Monkton, Ayr, Scotland Genealogy
This is a guide to the history and major genealogical records of Scotland as they pertain to the parish of Monkton. To learn more about how to use these records to search for your ancestors, go to the Scotland: Research Strategies.
The parish of Monkton received its name form its association with the Paisley monastery. Monkton, Prestwick and Prestwick Toll are the nearest towns. The Churches of Monkton and Prestwick are both very old, having been built as far back as 1440. The major land owners were: Robert Reid, Esq. of Adamton; R.A. Oswald, Esq. Auchencruive; W. G. Campbell, Esq. of Fairfield; and A. Murdoch, Esq. of Whiteside. The population in 1755 was 400. The population in 1837 was 1818. The earliest entry in the registers is 1702, earlier volumes having been lost. They are now regularly kept. There are about 200 Dissenters in the parish, 60 of whom are Roman Catholic.
This account was written in 1837
source:New Statistical Account of Scotland (FHL book 941 B4sa, series 2 vol.5
The New Statistical Account of Scotland (pub. 1834-45) offers uniquely rich and detailed parish reports for the whole of Scotland, covering a vast range of topics including history, agriculture, education, trades, religion and social customs. The reports, written by the parish ministers, are available online at http://edina.ac.uk/stat-acc-scot/. Click on ‘Browse scanned pages’ then search the parish reports for Monkton. Also available at the Family History Library.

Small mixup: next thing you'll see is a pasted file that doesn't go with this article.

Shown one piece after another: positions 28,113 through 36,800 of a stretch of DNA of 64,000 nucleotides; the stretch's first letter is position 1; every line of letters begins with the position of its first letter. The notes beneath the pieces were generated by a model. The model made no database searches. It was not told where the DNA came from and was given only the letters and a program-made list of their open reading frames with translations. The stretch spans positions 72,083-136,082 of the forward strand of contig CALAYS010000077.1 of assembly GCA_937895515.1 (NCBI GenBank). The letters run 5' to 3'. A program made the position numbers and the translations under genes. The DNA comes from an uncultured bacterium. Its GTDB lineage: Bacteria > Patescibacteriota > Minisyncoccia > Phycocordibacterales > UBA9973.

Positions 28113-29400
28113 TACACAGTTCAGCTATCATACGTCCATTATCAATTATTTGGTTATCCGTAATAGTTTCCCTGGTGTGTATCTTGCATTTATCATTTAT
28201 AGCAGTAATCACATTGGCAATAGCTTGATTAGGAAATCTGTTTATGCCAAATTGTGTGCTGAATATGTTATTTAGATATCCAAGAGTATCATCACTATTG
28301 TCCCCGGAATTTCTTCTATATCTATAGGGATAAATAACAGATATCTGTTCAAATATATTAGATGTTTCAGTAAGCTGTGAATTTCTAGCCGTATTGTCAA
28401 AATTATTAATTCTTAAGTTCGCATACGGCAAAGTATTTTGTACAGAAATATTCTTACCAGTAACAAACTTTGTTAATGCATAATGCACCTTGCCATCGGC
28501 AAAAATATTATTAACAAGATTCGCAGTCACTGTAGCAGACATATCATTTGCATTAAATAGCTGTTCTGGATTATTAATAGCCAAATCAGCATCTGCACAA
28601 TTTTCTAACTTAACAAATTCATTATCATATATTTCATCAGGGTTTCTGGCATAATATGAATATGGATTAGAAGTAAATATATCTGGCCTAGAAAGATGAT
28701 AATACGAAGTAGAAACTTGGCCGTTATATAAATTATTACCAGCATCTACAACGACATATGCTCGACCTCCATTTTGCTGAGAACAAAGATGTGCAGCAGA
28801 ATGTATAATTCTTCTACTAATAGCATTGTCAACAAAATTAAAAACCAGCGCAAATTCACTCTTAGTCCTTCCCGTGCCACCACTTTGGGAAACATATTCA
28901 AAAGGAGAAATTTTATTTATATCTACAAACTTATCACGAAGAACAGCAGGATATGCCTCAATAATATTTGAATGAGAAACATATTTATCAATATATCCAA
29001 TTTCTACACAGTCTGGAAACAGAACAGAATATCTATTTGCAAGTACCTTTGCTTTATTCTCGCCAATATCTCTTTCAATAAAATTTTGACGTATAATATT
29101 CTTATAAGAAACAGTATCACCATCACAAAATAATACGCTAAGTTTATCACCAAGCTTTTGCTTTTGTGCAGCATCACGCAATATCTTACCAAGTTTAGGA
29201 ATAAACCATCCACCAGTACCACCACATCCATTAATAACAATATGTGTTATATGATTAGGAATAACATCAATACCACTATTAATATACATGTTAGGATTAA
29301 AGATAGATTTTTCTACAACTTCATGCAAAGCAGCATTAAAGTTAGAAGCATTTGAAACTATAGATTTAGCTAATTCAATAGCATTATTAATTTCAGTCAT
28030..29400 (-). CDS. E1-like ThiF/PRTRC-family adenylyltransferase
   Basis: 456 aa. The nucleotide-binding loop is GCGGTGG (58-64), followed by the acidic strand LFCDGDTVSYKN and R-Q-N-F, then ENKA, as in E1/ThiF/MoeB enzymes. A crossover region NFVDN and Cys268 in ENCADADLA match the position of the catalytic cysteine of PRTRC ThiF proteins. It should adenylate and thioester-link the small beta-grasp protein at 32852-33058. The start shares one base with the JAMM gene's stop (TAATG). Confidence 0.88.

A census is a count and description of the population, taken by the government, arranged by locality and by household. Read more about Scotland Census Records.
Here is a list of the Family History Library microfilm numbers for the census records of Monkton as well as the library numbers for any surname indexes available:
|Years||Family History Library Film Number||Surname Index|
|1881||203606||6086514 ( 10 fiche)|
The 1901 census of Scotland is indexed on www.scotlandspeople.gov.uk. To use it, you must register and pay a small access fee. All available censuses, 1841-1901, are indexed on this website. It may be easier for you to pay to use the website rather than access indexes through the library.
The Established Church of Scotland was Presbyterian. Read more about Scotland Church Records.
Here are the pre-1855 records that exist for this parish.
Established Church—Old Parochial Registers
|Years Covered||Family History Library Film Number|
Condition of Original Registers
Index: For an index to these records, see Scotland’s People website, a pay-for-view website. The Scottish Church Records Index is also still available at the Family History Library in Salt Lake City. Some records may be indexed in theInternational Genealogical Index.
Births: Frequently the entries are out of order of time after 1800. Mothers' names are not recorded until 1769.
Marriages: Proclamations are included with the marriages.
Source:Key to the Parochial Registers of Scotland, by V. Ben Bloxham, pub. 1970 British book 941 K23b.